Stunt-Based Promotions: Major promotions with a large cash prize attract attention from the station’s audience, but how can it spread to the community? Study the success of campaigns like The Fugitive to get beyond your cume.

Mystery: Some stations are great with creative promotions like The Black Box. Install a gigantic black box in a very public location. Using clues announced on-air, a winner gets the contents of the box when they guess it correctly.

Reason 3: Increase Ratings

The obvious objective for contests should be to cause existing listeners to listen more. Every PD launches a campaign hoping to move the needle, but how will this campaign actually influence ratings? This is usually achieved by adding tune-in appointment times that bring listeners back to participate.

But be careful. Big-money contests are fine, but if the mechanics are call-in to win, it’s probably a waste of time. Be creative by building layers of engagement that reward more listening.

Here are some examples of contests that drive participation and directly impact ratings:

High-Low: The classic High-Low promotion is timeless. It’s easy to play and addictive, which drives ratings. Listeners guess the amount of money in the High-Low Jackpot and are told if their guess is too high or too low. The more they listen, the better their chance to win.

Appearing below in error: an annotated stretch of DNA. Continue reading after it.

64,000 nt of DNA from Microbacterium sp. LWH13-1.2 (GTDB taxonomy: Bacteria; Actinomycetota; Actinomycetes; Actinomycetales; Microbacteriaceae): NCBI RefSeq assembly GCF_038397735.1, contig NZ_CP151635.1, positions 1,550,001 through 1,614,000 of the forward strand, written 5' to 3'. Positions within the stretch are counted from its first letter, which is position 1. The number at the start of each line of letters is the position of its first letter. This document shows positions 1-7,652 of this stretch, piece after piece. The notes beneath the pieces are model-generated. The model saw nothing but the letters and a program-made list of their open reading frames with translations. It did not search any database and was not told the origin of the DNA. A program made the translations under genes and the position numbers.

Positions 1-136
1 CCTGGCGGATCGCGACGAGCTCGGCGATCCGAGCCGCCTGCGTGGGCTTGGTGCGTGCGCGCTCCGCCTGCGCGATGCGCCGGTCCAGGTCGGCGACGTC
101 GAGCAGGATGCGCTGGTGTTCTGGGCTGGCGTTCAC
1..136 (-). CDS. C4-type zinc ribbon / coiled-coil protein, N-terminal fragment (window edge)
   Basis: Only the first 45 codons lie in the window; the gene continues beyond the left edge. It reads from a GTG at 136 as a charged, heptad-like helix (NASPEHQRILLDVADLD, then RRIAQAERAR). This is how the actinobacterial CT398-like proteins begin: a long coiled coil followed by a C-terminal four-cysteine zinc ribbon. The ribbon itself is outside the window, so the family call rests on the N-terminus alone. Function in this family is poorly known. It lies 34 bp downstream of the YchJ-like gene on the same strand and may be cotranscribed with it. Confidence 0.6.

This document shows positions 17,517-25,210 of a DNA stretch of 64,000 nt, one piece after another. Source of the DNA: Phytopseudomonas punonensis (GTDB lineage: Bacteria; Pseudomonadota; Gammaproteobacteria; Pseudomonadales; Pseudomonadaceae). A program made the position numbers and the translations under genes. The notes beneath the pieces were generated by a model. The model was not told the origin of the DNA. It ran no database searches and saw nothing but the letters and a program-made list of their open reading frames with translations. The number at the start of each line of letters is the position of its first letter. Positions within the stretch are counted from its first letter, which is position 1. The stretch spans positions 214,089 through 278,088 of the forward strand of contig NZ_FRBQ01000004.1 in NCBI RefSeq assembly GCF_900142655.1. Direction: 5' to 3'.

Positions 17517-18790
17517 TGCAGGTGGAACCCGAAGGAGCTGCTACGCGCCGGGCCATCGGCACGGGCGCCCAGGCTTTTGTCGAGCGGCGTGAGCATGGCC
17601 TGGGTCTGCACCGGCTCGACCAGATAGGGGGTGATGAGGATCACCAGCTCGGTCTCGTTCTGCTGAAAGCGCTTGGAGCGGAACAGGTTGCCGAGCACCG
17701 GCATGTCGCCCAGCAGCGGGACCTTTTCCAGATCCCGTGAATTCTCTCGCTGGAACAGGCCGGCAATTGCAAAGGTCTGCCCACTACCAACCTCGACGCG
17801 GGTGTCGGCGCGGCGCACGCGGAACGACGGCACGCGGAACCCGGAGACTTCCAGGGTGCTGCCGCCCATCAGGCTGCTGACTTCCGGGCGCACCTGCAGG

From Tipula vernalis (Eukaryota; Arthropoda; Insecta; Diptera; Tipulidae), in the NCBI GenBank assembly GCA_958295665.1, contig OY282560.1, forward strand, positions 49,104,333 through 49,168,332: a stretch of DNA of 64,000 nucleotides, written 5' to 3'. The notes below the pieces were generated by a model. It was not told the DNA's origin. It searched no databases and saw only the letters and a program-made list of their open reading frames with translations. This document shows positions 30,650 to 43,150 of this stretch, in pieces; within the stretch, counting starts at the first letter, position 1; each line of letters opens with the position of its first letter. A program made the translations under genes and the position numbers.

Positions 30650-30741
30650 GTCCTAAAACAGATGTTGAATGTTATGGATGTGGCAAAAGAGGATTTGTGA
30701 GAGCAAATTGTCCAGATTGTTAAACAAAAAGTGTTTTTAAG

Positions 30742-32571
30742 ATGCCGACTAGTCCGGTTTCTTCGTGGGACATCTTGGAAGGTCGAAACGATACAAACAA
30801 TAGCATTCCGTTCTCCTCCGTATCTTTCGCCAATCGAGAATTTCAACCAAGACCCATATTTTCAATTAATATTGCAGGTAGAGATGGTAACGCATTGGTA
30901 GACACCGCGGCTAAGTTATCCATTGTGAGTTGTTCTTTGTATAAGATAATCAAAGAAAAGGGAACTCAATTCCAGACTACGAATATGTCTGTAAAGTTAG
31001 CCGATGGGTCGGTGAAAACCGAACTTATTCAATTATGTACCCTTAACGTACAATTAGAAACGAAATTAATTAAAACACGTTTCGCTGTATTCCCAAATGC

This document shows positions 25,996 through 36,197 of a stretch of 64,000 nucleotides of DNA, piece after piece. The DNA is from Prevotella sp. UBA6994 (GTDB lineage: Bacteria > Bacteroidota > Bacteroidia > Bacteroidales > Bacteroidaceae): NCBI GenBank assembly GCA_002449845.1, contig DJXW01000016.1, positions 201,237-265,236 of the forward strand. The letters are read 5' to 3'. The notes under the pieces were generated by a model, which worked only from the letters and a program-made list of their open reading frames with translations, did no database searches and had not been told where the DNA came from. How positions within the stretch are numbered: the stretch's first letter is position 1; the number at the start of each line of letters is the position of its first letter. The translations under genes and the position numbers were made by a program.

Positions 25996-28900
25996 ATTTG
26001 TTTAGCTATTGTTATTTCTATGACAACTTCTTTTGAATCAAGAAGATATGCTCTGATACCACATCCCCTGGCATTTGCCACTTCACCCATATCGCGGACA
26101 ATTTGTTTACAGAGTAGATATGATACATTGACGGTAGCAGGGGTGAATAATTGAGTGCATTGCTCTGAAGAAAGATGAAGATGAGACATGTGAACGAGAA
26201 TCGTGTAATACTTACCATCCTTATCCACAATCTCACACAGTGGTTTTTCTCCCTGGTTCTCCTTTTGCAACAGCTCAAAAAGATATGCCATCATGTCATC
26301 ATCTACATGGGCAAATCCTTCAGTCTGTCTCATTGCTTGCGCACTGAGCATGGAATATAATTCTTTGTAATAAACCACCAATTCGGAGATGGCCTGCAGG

Beat the BankBeat the Bank drives ratings and creates anticipation. Contestants open virtual bank vaults to win more money. The more they open, the more they can win. However, some vaults are losers and they could lose all their money. It’s a great example of a contest that attracts contestants and listeners.

Reason 4: The DOS Made Me

Sadly, this has become the primary reason for a promotion. If it can’t be a source of revenue, most stations won’t launch a promotion. That’s usually okay because most promotions can accommodate sponsors.

But when money is attached to an advertiser’s (or sales executive’s) idea, it can find its way on the air even if the promotion could damage the brand. Sales departments should not force client promotions on programming. This is a problem, but one that can turn into an opportunity.

Instead, work together to design promotions that accommodate advertisers. Response rates are always higher for contests when the programming team is enthusiastic about it. Brainstorm to find the best promotion partner fits and turn it into a sales marketing gold mine.

Conclusion

When launching a promotion, consider the 4 reasons for a promotion carefully. Analyze it honestly and objectively.

If the answers are vague or lack conviction, go back to the drawing board. Figure out how to revise the plan and see if you can make your concept tick at least two of the four boxes with a little extra creativity.

Pic designed by LightFieldStudios for Envato Elements.

Tracy Johnson is a talent coach and programming consultant. He’s the President/CEO of Tracy Johnson Media Group. His book Morning Radio has been described as The Bible of Personality Radio and has been used by personalities worldwide.